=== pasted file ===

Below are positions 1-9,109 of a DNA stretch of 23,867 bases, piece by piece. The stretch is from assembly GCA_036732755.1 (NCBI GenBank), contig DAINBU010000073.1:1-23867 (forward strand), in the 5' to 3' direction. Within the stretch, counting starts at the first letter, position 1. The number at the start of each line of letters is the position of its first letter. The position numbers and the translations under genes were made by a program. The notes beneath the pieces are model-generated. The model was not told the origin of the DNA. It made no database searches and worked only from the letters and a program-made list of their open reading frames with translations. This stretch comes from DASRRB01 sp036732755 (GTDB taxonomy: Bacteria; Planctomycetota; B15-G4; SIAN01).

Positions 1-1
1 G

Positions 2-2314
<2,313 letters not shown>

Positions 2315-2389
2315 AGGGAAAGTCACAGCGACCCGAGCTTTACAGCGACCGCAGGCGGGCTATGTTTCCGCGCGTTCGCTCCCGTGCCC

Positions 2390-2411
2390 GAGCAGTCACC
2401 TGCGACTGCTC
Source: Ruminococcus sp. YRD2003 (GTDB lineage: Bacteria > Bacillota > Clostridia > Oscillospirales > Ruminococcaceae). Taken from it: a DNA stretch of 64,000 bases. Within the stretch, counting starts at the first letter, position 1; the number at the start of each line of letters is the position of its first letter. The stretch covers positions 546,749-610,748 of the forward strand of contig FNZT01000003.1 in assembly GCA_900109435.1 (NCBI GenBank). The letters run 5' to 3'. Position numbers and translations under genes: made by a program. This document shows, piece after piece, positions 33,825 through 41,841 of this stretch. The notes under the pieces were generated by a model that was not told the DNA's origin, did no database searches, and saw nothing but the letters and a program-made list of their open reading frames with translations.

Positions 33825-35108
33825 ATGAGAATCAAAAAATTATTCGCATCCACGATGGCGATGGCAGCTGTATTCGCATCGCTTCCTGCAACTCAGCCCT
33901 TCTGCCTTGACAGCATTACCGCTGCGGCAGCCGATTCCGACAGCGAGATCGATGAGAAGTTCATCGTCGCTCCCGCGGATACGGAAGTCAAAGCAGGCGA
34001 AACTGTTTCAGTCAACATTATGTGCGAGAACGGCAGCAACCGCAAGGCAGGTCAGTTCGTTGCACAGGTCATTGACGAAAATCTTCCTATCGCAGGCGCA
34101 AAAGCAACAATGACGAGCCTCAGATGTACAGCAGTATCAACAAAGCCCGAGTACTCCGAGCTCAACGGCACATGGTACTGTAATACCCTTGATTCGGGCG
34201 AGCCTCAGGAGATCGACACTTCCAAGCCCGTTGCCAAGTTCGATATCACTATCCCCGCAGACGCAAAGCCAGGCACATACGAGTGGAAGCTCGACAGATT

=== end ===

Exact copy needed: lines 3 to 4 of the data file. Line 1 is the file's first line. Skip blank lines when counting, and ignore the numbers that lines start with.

1 G

Positions 2-2314